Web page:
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Australia to reveal tech giants' tax tricks

Opening up the Dutch sandwich to reveal the shameful ingredients

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Australia's assistant treasurer David Bradbury has outlined a plan to make the ingredients of the infamous “Double Irish Dutch Sandwich” – a recipe for tax minimisation used by tech giants - known to all, so that the public can understand just what the likes of Apple, Microsoft and Google are up to.

Bradbury yesterday released a Discussion Paper titled "Improving the transparency of Australia’s business tax system" that frames the issue of multinational tax avoidance as one that goes to the very heart of democracy.

"Tax systems that rely on voluntary compliance require strong public confidence," the paper says. "If the community feels that the tax system is not fair, there could be heightened efforts to avoid tax."

"The apparent ease with which some large corporate entities can shift taxable profits and erode a country’s tax base is shaping up as a shared concern for the G20 and most OECD countries," the paper continues, before outlining a response that would see Australia's taxation authorities "... publish limited tax return information of corporate tax entities with total income of $AUD100 million or more."

The paper also proposes to reveal the "total income" of companies, including revenue earned in Australia and offshore.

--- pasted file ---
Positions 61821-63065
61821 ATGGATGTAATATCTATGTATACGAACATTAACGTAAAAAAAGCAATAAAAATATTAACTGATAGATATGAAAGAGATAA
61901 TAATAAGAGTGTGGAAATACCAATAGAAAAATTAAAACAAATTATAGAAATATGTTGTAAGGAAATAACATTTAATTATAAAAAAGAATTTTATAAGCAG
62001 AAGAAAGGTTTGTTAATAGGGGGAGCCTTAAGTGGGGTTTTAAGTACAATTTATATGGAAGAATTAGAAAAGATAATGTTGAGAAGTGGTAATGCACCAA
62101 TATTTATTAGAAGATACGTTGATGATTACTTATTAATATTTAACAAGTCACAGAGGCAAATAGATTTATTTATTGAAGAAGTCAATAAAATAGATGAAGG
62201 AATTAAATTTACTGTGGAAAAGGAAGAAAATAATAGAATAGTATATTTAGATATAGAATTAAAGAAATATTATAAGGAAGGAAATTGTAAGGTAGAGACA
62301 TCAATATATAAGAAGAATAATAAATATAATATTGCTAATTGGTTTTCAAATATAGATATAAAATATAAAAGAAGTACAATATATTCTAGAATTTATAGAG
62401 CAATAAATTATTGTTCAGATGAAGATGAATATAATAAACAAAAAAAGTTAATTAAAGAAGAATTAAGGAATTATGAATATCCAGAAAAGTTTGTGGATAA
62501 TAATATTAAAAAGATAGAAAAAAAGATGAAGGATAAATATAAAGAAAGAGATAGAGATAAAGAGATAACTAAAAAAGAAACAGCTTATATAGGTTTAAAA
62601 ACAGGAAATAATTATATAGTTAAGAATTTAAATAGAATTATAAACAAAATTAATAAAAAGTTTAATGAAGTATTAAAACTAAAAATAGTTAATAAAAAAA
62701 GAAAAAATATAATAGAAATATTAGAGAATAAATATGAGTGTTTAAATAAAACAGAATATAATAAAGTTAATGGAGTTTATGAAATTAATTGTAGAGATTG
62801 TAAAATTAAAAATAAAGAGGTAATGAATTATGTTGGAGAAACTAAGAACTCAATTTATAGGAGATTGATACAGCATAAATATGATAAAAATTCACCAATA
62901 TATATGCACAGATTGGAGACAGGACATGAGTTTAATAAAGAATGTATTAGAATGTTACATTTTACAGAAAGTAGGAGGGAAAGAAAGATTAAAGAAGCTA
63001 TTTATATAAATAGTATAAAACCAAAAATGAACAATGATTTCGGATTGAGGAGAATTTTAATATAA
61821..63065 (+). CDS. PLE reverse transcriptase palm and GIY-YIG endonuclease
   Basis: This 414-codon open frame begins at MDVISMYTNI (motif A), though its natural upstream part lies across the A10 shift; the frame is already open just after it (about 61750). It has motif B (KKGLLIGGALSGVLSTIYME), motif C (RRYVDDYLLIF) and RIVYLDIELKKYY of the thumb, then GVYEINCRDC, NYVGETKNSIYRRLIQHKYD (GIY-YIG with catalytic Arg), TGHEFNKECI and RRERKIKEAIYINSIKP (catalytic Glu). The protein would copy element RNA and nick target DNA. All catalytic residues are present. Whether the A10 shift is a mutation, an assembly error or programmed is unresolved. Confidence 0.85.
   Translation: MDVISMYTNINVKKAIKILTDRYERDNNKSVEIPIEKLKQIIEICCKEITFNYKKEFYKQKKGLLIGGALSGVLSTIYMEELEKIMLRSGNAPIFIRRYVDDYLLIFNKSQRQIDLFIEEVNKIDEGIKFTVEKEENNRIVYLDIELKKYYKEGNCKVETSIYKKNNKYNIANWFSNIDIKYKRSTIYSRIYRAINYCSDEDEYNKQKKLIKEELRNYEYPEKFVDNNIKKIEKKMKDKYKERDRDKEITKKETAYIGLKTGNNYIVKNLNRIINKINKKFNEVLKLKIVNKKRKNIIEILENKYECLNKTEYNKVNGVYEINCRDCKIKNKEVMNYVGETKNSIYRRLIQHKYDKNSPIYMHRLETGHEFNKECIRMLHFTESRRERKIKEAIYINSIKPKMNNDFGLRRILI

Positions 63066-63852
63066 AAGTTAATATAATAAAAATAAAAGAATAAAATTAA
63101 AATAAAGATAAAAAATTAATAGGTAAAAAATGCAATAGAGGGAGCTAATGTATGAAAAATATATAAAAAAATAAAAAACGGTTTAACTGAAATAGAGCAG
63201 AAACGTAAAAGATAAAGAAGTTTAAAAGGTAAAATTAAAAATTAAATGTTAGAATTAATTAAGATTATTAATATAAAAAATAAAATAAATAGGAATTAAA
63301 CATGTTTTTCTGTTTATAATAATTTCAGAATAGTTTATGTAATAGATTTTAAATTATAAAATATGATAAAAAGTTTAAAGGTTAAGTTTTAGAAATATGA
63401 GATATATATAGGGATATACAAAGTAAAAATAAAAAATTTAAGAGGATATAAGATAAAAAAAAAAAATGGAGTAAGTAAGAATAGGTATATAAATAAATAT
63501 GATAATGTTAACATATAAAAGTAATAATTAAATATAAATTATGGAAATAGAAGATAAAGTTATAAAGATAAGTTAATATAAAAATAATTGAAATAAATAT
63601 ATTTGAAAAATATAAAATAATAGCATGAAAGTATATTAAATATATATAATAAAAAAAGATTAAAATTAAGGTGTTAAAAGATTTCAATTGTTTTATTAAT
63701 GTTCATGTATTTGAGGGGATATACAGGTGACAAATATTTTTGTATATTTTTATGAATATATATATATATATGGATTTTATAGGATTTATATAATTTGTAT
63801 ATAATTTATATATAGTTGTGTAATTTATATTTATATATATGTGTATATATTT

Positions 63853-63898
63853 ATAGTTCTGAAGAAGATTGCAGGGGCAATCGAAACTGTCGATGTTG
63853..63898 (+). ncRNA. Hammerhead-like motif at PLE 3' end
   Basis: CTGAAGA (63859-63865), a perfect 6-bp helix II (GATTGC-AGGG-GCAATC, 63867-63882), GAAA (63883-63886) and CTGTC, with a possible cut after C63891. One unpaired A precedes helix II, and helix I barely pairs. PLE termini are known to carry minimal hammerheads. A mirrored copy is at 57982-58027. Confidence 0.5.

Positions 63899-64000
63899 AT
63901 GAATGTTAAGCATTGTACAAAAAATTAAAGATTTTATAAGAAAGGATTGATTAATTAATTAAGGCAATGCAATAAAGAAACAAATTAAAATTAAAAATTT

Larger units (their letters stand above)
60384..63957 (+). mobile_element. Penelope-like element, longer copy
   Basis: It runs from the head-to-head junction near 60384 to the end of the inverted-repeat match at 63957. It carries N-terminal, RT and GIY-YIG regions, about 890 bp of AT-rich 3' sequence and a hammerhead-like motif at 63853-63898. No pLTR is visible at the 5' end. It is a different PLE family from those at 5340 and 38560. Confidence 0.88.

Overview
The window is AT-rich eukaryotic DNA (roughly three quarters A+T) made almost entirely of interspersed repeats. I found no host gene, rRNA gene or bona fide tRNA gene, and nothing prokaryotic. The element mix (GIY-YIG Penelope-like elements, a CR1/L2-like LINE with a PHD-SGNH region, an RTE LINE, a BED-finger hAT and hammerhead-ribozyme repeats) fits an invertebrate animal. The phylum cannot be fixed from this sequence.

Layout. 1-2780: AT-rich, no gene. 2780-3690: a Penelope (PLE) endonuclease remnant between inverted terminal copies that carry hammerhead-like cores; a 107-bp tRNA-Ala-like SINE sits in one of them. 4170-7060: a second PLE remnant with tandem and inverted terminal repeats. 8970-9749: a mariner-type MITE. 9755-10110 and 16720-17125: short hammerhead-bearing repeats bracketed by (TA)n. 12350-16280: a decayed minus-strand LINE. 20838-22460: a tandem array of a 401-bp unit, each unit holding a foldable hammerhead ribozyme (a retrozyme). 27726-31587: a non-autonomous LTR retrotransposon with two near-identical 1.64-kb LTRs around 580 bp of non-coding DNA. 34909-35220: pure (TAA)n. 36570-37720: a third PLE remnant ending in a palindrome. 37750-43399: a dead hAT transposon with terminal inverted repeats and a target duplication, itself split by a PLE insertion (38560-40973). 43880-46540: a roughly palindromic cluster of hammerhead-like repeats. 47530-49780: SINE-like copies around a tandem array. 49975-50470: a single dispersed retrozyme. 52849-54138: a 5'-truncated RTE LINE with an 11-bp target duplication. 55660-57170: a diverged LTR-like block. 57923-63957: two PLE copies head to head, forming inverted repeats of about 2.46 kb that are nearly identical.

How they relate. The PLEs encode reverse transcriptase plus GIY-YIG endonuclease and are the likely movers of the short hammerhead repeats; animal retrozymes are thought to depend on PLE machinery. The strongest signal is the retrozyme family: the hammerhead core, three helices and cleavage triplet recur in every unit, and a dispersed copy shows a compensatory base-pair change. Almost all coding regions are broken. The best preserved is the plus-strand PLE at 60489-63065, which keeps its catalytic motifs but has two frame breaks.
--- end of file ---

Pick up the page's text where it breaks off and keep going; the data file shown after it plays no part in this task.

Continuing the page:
“The government intends to improve transparency around how much tax large enterprises are paying. We want to make sure that large multinational companies are paying their fair share,” Bradbury said, adding that establishing the revenue and tax paid by these companies shouldn't be “a guessing game”.

While neither Bradbury or the prime minister singled out Google, the Chocolate Factory has come under fire for years. Last November, it was revealed that Google Australia coughed up less than a million dollars to the taxman on revenue of more than a billion.

Google is under similar scrutiny in the UK, where it's been accused of putting about $US1 billion into the Dutch sandwich.

Microsoft and Apple have also come under fire over their taxation arrangements, with their representatives at the the recent inquiry into IT pricing fielding questions on the matter. ®

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